When we look at the core components of a non-first nations community versus a first nations community, we see a huge disparity. The federal government funds only the mandatory programs to a first nation, not the other supporting programs that are available to every other Canadian—or every other Manitoban, in our case.

10:05 a.m.

NDP

Rachel Blaney NDP North Island—Powell River, BC

Thank you.

You also mentioned earlier that the curriculum is two years behind. Can you tell me a little bit more about what that looks like and what sort of supports are needed to get that curriculum up to speed?

10:05 a.m.

Assistant Director of Health, Sandy Bay First Nation

Virginia Lukianchuk

In relation to the curriculum and some of the supports that are needed, I think the chief alluded to it a little bit in regard to the services that MFNERC is supposed to be providing. Funding was given, which I guess at the time was the Jordan’s principle program, that was supposed to help provide youth in the school system with services that would help them in the education system. Currently, that isn't happening. We're seeing a large number of youth who are requiring speech therapy. There are no speech therapists coming to the community, or one is coming maybe once every second month to deal with the 297 students who require that service; I think that was the number we looked at. They're not up to par in terms of where their education level should be.

Chief, I'm not sure if you wanted to expand on that.

10:05 a.m.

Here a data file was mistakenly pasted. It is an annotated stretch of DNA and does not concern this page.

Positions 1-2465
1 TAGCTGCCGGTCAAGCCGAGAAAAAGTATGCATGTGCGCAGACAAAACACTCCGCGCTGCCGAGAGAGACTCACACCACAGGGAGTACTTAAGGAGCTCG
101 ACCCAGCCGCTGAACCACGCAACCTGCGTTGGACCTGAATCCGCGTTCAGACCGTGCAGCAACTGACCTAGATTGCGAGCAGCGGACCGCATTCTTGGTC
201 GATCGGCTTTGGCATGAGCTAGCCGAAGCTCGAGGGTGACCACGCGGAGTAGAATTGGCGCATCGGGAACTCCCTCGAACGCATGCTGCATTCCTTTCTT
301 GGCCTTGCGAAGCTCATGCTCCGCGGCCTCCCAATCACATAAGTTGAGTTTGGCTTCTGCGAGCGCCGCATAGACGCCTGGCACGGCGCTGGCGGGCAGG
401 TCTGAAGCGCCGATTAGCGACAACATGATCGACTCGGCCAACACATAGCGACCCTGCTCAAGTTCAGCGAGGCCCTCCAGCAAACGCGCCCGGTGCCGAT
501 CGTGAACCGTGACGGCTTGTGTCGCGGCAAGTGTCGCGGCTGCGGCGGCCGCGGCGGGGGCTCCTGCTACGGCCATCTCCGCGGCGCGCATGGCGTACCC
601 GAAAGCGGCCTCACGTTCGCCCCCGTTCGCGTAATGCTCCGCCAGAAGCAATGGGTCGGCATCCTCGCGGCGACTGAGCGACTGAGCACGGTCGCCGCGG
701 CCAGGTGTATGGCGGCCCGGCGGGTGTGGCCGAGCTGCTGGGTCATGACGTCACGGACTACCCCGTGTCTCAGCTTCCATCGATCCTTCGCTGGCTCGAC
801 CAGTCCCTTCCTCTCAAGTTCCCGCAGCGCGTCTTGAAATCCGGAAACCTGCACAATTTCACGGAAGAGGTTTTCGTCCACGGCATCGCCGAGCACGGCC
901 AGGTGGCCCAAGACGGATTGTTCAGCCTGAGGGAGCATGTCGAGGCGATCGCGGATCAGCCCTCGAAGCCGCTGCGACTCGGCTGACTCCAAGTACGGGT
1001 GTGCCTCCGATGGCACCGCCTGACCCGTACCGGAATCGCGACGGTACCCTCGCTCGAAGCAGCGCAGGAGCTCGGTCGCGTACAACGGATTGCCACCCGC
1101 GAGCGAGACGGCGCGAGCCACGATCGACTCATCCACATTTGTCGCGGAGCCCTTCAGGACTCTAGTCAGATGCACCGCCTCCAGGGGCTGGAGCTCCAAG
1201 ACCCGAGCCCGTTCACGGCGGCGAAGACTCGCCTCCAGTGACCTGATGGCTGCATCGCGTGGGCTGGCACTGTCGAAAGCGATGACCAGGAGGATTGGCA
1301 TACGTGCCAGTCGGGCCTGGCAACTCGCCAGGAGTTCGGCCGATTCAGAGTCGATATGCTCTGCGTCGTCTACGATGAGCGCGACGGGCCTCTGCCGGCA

Sandy Bay First Nation

Chief Lance Roulette

Yes, I could add to that.

As has been clearly reiterated, there are specialized services that we require, and they're not being met. I'd like to put in a personal experience.

My daughter has not received the assessment tools that are required for her or the school in order to understand exactly what her learning disabilities are. She is now 16 and is going into grade 7. She was basically passed on and put into the next grade without the actual assessment tools, which hindered her ability to comprehend some of the information, but also, not only that, her hearing disabilities were not recognized until recently, when I got an assessment done on her.

There were a lot of things that we failed to do, not only as parents but also as educators. It really broke the spirit down in me to be saying that I should have been more proactive in the issue of advocacy, but also, the tools and the funds that go to another program hinder us in identifying what learning disabilities our kids have. She is one of many.

It's great that you brought up that question, because we need to ensure this if we're going to give the best quality of education. We require these tools, and we require this specialized training even if we have to train our own to do it.

10:05 a.m.

Assistant Director of Health, Sandy Bay First Nation

Virginia Lukianchuk

That would be the best thing: to train our own people to do it.

10:05 a.m.

NDP

Rachel Blaney NDP North Island—Powell River, BC

You talked about having teachers who have been trained, so a large part of the teachers who are teaching at your school are from the community. Is your ability to retain those folks fairly strong? Or do you have a hard time keeping your own members who return with that education?

10:05 a.m.

Assistant Director of Health, Sandy Bay First Nation

Virginia Lukianchuk

No. We have really good retention in regard to teaching. Even in nursing, for example, we have I think 10 nurses in the community, and eight of them are from the community, so that really helps with retention. We don't have the turnover that normally happens, especially in the medical field.